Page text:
It’s been 80 years since a Dutch submarine vanished in the North Sea without a trace.
Now, the Dutch Navy is more determined than ever to find out what happened to the O-13.
Although part of the Netherlands defence, she joined allied forces in Scotland in May 1940 and was based in Dundee at HMS Ambrose.
She left the port in June 1940 with 34 crew on board, on her first and only mission.
The submarine was never to be seen or heard from again.
Joucke Spoelstra is a retired Naval officer for the Dutch Navy and is part of the team who have spent decades trying to find the vessel.
He said: “The O-13 was supposed to report home but she never did, so people thought at that moment that she was lost somewhere on a minefield.
“There are other theories of what happened to her of course, but since there was no German documentation of them destroying a submarine it was likely a mine.
“But we don’t know for sure what happened when she left the harbour, that’s still a mystery.”
The team is working alongside a range of specialists in a bid to locate the vessel using scans of the seabed and historical data to trace the submarine’s final movements.
The Navy believes the wreck may lie near to the Skagerrak, the Norwegian entrance to the Baltic Sea.
Now, 80 years since it’s disappeared, Joucke says it’s more likely the vessel will be found due to new technologies.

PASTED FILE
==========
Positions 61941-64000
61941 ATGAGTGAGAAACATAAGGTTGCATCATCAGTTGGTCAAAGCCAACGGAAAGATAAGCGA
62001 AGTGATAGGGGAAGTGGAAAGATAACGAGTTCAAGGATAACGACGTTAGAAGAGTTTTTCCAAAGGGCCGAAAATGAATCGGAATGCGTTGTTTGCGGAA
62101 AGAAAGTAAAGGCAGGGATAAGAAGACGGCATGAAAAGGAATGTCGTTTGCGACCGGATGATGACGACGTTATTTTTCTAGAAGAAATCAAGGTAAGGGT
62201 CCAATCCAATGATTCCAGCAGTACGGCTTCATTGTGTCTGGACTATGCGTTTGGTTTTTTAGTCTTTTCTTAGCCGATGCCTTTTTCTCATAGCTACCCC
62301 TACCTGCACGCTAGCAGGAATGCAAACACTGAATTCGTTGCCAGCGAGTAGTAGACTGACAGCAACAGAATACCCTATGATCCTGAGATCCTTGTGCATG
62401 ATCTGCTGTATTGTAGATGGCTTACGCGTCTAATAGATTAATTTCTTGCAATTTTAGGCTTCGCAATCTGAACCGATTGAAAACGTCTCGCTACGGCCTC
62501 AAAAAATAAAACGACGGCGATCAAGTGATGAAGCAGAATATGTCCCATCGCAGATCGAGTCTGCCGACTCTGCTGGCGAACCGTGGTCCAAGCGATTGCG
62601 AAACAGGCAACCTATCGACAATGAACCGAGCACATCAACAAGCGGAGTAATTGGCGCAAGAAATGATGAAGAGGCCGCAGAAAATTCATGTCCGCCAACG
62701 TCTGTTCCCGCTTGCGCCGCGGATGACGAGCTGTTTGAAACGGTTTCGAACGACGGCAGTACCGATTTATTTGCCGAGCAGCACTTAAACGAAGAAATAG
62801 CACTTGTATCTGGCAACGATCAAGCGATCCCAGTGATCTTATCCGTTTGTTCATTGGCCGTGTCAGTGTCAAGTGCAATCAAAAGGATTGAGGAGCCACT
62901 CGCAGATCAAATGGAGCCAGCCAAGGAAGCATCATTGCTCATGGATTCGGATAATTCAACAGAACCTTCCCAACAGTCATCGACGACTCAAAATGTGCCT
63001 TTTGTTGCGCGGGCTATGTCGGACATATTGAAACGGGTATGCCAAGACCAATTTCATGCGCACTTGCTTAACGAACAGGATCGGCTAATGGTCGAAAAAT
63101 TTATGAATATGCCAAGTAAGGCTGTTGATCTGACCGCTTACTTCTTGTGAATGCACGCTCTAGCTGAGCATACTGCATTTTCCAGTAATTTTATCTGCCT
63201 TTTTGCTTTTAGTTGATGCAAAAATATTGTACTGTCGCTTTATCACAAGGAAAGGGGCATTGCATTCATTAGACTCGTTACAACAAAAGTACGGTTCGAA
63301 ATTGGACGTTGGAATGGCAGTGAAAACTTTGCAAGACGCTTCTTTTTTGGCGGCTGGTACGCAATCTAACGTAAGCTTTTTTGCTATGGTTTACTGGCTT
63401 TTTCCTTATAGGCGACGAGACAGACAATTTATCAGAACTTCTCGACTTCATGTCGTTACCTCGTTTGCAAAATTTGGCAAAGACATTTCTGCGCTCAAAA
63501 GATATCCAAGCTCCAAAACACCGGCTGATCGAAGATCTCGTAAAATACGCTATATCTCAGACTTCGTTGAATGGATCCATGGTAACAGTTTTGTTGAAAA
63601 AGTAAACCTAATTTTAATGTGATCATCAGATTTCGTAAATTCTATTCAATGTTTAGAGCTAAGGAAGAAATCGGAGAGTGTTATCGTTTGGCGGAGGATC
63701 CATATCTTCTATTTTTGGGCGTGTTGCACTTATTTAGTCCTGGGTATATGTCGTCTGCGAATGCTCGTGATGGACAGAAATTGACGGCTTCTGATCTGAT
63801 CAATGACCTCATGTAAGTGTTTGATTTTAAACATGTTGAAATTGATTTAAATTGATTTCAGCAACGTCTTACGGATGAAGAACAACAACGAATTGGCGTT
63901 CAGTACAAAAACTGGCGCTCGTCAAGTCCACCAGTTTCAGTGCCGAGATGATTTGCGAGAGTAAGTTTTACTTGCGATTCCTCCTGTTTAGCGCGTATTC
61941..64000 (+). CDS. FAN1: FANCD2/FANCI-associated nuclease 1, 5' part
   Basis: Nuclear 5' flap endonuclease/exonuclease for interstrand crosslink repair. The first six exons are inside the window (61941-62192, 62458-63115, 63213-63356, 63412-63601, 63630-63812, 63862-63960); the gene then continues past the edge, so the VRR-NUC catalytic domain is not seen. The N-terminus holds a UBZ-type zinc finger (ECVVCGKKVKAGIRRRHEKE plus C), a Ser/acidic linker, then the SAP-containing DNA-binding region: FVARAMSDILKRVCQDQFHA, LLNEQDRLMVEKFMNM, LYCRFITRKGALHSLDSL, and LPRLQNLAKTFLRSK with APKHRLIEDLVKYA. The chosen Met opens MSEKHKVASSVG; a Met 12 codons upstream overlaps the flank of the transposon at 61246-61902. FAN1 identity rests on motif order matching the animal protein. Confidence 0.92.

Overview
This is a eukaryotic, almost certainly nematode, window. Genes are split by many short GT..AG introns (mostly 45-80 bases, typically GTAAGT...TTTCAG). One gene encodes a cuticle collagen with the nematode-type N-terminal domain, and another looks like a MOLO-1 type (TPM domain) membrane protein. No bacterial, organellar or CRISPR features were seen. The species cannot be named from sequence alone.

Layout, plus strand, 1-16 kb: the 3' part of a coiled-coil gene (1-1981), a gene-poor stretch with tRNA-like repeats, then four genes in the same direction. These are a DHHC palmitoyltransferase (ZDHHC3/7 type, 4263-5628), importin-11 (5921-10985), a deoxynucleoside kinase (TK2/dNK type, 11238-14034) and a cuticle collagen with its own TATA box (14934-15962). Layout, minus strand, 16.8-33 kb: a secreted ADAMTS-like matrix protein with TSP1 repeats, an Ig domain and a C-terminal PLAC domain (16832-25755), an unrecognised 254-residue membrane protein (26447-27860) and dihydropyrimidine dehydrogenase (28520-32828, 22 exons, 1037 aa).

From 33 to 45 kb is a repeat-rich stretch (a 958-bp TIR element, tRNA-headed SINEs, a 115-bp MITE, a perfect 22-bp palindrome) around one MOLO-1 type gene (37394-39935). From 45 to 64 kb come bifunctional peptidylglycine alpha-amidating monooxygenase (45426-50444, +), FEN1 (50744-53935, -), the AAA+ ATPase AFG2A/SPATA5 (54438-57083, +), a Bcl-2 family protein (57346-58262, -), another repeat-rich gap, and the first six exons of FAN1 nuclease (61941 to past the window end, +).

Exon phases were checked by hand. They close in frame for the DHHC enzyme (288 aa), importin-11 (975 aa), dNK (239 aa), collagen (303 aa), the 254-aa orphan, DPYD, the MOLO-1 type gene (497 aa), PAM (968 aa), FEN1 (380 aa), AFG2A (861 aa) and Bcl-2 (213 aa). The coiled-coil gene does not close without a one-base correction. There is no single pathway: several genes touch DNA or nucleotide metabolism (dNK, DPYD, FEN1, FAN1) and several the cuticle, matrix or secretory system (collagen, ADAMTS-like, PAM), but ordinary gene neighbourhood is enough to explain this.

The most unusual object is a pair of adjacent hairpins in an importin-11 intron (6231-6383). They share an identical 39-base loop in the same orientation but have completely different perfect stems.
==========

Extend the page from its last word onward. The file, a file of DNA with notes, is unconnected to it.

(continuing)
“People now have more drive to bring them back, because after the war the efforts were put into rebuilding towns and the military,” he said.
“They didn’t have the tools or the equipment that they have now.
“Saying that, it’s not that easy as there’s about 200 wrecks on the North Seabed from between 1914 and 1946.”
Amongst the lost crew was 35-year-old Sergeant Officer Willem Ausum who was a stoker on the O-13.
In his memory, one of his granddaughters is named after him.
Wil Verschoor is hopeful the vessel will eventually be found.
She said: “There were not a lot of stories about him, he was a strict man and very firm like my mum was.
“We don’t have any picture of him besides when he was in uniform, he was a proud man.
“It’s not so important where the boat is but what happened to it, I hope it was a mine so they didn’t know what hit them.”
The Dutch Navy plan to carry out further searches in the coming months.
Decades on, they hope the sea will finally give up the secret of what happened to the submarine and her crew.
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